Police accused of failing to investigate youth's death

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For ten days Nighat Mahmood tried in vain to persuade the police to search for her missing boy but was dismissed as an over-protective parent.

By the time officers were spurred into action the badly beaten body of Sajjad Mahmood was found dumped in a lake and essential forensic science evidence, which could have helped convict his killers, had been destroyed.

Now some of the officers who failed to take the initial reports seriously could face criminal proceedings. The Crown Prosecution Service is considering whether to bring charges of neglect of duty against those involved. The decision follows a critical inquiry report by the Greater Manchester Police, overseen by the independent Police Complaints Authority into the force's handling of the investigation.

Mrs Mahmood became concerned when her teenage son failed to return home after a Saturday night out. That concern turned to panic when she was told by her son's friend that Sajjad had been beaten by three drug dealers and dumped in a reservoir.

During the next 10 days Mrs Mahmood and her husband, Arshad, made nine visits to her local police station in Accrington, Lancashire, to ask, and later plead, for help in finding the 18-year-old.

About 30 officers dealt with their requests and were provided with the names of the reservoir and the three men believed to have been responsible for the abducting the Mahmoods' son.

"The police kept telling us to go away. They said he had probably run away and there was nothing to worry about," said Mr Mahmood.

"They said Asian boys are always leaving home because of arranged marriages." It was not until 10 days after Sajjad's disappearance that the police started to take a closer interest and sent divers into Hagg's Lodge, a former mill pond on the outskirts of the town, where her son was supposed to have been dumped.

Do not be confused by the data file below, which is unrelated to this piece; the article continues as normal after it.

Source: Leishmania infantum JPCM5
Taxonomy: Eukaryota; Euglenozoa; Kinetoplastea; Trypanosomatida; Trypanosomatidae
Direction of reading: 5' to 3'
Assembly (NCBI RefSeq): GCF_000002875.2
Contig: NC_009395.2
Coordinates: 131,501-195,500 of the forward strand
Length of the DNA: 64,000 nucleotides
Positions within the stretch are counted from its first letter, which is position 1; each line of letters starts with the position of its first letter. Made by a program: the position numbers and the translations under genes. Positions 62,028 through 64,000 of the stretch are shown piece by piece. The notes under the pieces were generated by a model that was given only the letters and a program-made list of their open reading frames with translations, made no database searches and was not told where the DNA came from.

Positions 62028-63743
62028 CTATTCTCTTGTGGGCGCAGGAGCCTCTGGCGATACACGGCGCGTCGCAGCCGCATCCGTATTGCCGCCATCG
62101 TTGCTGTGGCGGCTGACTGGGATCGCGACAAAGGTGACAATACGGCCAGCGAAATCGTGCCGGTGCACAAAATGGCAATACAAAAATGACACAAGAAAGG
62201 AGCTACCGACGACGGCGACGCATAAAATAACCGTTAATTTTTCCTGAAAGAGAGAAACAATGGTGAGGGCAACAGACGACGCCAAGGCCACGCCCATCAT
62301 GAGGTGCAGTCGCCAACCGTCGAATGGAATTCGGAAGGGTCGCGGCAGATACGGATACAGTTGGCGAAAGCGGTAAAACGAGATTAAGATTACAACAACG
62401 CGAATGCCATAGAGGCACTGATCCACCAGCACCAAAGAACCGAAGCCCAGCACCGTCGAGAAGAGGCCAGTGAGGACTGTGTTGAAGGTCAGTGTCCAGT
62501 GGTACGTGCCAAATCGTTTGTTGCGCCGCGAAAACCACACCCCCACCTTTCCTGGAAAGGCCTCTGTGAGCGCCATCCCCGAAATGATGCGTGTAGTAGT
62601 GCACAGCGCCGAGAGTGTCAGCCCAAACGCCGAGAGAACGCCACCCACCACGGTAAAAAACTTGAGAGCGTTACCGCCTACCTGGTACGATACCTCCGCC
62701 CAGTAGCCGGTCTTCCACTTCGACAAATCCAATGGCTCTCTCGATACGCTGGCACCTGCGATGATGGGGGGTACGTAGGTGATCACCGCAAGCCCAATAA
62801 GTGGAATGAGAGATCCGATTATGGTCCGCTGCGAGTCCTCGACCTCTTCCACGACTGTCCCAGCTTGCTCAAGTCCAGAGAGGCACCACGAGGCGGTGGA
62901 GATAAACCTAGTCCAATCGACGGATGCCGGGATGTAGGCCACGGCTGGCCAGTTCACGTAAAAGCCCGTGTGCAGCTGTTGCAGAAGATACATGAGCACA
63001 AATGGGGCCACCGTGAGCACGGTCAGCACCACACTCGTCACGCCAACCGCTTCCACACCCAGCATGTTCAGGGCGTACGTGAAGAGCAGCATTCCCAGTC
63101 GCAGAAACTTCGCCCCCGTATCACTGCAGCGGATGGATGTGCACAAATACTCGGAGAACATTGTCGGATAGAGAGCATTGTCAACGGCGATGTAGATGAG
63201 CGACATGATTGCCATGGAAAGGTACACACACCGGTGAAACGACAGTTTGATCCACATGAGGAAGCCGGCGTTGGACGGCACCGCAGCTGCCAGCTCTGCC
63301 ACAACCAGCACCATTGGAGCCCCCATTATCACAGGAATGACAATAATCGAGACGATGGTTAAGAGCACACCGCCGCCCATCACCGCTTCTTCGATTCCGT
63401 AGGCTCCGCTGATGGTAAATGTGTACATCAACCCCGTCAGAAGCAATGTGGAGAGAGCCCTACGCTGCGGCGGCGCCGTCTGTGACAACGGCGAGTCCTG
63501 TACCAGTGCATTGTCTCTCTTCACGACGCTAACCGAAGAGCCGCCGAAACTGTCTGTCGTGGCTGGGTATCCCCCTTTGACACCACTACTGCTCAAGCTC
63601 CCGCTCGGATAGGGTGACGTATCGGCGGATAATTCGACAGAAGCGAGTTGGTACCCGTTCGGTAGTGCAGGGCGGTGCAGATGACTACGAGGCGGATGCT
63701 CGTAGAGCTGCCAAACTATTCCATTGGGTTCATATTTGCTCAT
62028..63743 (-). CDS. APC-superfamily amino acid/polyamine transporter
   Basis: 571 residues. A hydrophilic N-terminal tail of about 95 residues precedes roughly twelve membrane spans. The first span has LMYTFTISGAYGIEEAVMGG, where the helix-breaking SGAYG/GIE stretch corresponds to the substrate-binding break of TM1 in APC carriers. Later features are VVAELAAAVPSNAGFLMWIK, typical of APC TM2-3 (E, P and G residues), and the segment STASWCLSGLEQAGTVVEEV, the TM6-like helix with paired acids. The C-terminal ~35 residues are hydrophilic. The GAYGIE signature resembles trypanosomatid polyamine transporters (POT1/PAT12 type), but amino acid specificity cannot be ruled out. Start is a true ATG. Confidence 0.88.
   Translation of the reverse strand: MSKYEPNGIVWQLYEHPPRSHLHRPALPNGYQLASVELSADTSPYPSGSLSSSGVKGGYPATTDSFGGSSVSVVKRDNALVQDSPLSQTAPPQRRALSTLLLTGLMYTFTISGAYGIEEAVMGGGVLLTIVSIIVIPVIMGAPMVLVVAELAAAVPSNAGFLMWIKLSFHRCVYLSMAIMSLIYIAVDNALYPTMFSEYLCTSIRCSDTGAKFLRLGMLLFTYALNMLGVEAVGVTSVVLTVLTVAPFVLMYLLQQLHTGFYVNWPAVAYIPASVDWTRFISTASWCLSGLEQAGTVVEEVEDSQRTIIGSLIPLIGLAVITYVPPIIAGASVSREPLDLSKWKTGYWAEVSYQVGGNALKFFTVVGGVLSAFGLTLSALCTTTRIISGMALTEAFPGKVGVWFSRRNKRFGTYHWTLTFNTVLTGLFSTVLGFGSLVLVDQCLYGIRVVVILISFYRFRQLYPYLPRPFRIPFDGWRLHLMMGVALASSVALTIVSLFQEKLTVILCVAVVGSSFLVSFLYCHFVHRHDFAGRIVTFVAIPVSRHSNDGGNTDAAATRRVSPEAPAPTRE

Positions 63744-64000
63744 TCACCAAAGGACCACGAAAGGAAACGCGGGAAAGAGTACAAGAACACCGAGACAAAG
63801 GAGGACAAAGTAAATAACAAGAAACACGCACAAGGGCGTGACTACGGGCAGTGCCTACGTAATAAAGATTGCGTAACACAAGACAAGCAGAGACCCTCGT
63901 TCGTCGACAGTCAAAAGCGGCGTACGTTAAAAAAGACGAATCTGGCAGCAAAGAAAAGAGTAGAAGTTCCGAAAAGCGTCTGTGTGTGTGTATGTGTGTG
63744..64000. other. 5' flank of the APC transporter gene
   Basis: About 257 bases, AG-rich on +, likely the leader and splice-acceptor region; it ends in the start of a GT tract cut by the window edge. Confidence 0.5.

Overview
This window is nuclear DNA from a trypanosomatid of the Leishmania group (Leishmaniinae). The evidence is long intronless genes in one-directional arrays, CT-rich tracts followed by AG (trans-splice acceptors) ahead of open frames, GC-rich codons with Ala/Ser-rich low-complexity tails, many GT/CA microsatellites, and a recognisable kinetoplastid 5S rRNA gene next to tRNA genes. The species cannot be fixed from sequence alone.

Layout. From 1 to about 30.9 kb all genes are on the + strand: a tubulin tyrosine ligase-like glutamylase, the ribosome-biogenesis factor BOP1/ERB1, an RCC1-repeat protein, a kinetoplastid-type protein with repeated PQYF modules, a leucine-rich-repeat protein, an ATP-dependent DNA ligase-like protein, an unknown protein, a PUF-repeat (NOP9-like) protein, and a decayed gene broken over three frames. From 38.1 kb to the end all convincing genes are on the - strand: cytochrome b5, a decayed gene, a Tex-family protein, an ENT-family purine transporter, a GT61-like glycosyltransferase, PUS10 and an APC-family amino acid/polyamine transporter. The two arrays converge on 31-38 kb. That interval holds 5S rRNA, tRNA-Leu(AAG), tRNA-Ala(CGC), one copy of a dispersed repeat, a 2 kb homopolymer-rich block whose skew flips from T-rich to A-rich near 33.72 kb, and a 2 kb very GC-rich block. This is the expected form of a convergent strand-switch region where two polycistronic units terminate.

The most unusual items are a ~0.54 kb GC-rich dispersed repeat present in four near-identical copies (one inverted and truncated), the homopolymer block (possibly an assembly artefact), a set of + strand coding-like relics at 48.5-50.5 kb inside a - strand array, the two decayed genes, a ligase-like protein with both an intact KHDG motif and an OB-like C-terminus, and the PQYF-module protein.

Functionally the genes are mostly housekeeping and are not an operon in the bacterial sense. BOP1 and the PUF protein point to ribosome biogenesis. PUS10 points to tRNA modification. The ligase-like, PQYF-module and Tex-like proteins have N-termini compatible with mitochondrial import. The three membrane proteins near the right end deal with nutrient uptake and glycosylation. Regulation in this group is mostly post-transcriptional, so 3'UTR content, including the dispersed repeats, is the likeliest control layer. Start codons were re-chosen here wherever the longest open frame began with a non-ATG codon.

Within hours they found the badly beaten body of the missing teenager. A post-mortem examination was unable to establish an exact cause of death because the body had been immersed for so long.

The three men named by the parents were later arrested and charged. One was jailed for 10 years for manslaughter and drug offences and the other two received six-year prison sentences for causing grievous bodily harm with intent and drug offences.

The affair has shattered the Mahmood family, who are bitter about their treatment and believe vital evidence may have been missed because of the failure to act quickly.

It was just after 8pm on Saturday 21 March 1998 that Sajjad left his parents' house and walked to a property rented by James Butler, 21, who along with Karl Barton, 22, and Wayne Kelly, 23, used the premises to sell amphetamines and cannabis. Sajjad had apparently gone to apologise for an earlier alcohol-fuelled wrecking spree.

At his trial in April 1999, Butler told the jury at Preston Crown Court that he used CS spray on Sajjad. He said that Barton kicked Sajjad in the stomach, and Kelly hit him with a steel torch.

The teenager was then forced to walk to the reservoir. The three men claim they then forced their victim into the water ­ rather than throwing him in while unconscious. All three had denied murder but the original trial was halted when Butler admitted manslaughter.